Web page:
Tuesday, November 26, 2019 8:37AM  8:50AM 
Q10.00005: Stability and bifurcation of a freelyrotating discontinuity in a symmetrically driven square cavity Gongqiang He, Chenguang Zhang, Krishnaswamy Nandakumar Using a directforcing immersed boundary method at fully resolved grid resolutions, we study the interaction between the fluid in a symmetrically driven square cavity (i.e., top and bottom lids sliding at identical velocity), and the response of a rectangular block inside. The block is made thin enough to approximate an ideal discontinuity; it is fixed at the cavity center but can freely rotate. We scanned up to moderate Reynolds numbers using different block length L, and a phase diagram (Re, L) is created. For a fixed Reynolds number, a short block stabilizes at the vertical orientation (theta $=$ 90 degree). As the block becomes longer, the vertical orientation losses stability and bifurcates into a pair of new stable orientations that are symmetric regarding the vertical direction. The critical lengths for different Reynolds numbers are found, and the reason for the loss of stability is explained by energy argument and analysis of the flow patterns. [Preview Abstract] 
Tuesday, November 26, 2019 8:50AM  9:03AM 
Q10.00006: Koopman Control of Point Vortex Dynamics using Invariants Kartik Krishna, Aditya Nair, Eurika Kaiser, Steve Brunton We seek to manipulate the behaviour of a planar system of point vortices governed by the BiotSavart law, which is often used to simulate fluid flows in an inviscid and incompressible setting. Inspired by recent advances in Koopman operator theory, we recast the original BiotSavart law in terms of well known invariants of vortex dynamics (e.g. the Hamiltonian). This change of variables helps us obtain a linear representation of nonlinear dynamics and reduces the dimensionality for fluid flows, where the number of vortices is very large. We then leverage tools from control theory to manipulate vortex dynamics using “virtual cylinders” (vorticity generating actuators). In particular, we show that increasing (decreasing) the Hamiltonian enables the clustering (declustering) of multiple vortices. We are currently extending this work to dissipative flows for discrete vortex control. [Preview Abstract] 

Q10.00007: ABSTRACT WITHDRAWN 
Tuesday, November 26, 2019 9:16AM  9:29AM 
Q10.00008: Transit Time in the AreaPreserving Hénon Maps Ibere Caldas, Vitor Oliveira, David Ciro Chaotic solutions of unbounded areapreserving maps usually consist of an incoming regular path, a transitory irregular motion and a regular exit path. In simple situations the irregular motion occurs within a localized region of phase space and individual orbits do not access the whole chaotic domain. During its irregular portion an orbit spends a transient time wandering in a subregion of the chaotic domain which is determined by its income path. We show that, for the areapreserving Hénon map, the transit time pattern is influenced by the distribution of intersections of invariant manifolds in the chaotic domain. To corroborate this assertion, we use an adaptive refinement procedure to obtain approximated sets of homoclinic and heteroclinic intersections. As the control parameter increases stickiness gets reduced and both homoclinic and heteroclinic sets have a similar distribution, indicating a transition to a more uniform type of transitory chaotic motion. [Preview Abstract]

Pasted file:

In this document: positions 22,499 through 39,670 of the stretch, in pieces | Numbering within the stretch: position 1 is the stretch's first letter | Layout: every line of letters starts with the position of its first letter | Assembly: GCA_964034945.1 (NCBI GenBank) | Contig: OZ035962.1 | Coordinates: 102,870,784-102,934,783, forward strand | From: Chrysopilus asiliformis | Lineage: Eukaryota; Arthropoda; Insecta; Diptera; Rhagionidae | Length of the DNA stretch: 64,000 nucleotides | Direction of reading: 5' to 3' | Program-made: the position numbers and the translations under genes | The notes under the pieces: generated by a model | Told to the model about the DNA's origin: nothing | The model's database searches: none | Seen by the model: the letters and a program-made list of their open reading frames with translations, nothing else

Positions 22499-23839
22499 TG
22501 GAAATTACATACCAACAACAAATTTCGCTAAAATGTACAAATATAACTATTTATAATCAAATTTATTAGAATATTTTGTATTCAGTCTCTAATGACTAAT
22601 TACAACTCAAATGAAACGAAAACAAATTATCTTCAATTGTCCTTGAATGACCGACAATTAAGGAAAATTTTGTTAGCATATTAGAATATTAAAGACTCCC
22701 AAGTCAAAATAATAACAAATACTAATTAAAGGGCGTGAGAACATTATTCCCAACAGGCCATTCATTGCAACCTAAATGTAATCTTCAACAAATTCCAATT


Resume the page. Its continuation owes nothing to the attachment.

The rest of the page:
Tuesday, November 26, 2019 9:29AM  9:42AM 
Q10.00009: A 3D Poor Man's Boltzmann Equation J. M. McDonough, H. W. Yu A 1D ``synthetic'' distribution function for the poor man’s Boltzmann equation (PMBE) has been studied previously; but real applications must be in three space dimensions. In this presentation we outline derivation of the 3D PMBE and study bifurcations of the corresponding discrete dynamical system (DDS) for this case. In particular, we first provide a brief singlemode Galerkin derivation of the PMBE, and then present time series, power spectra and regime maps to demonstrate its consistency with expected fluid flow behaviors—in particular, existence of Ruelle \& Takens, Feigenbaum, and Pomeau \& Manneville bifurcation sequences, as well as combinations of these. We also suggest how such a DDS can be used to produce very efficient subgrid scale synthetic distribution function models for turbulence simulations within a latticeBoltzmann/largeeddy simulation framework. [Preview Abstract]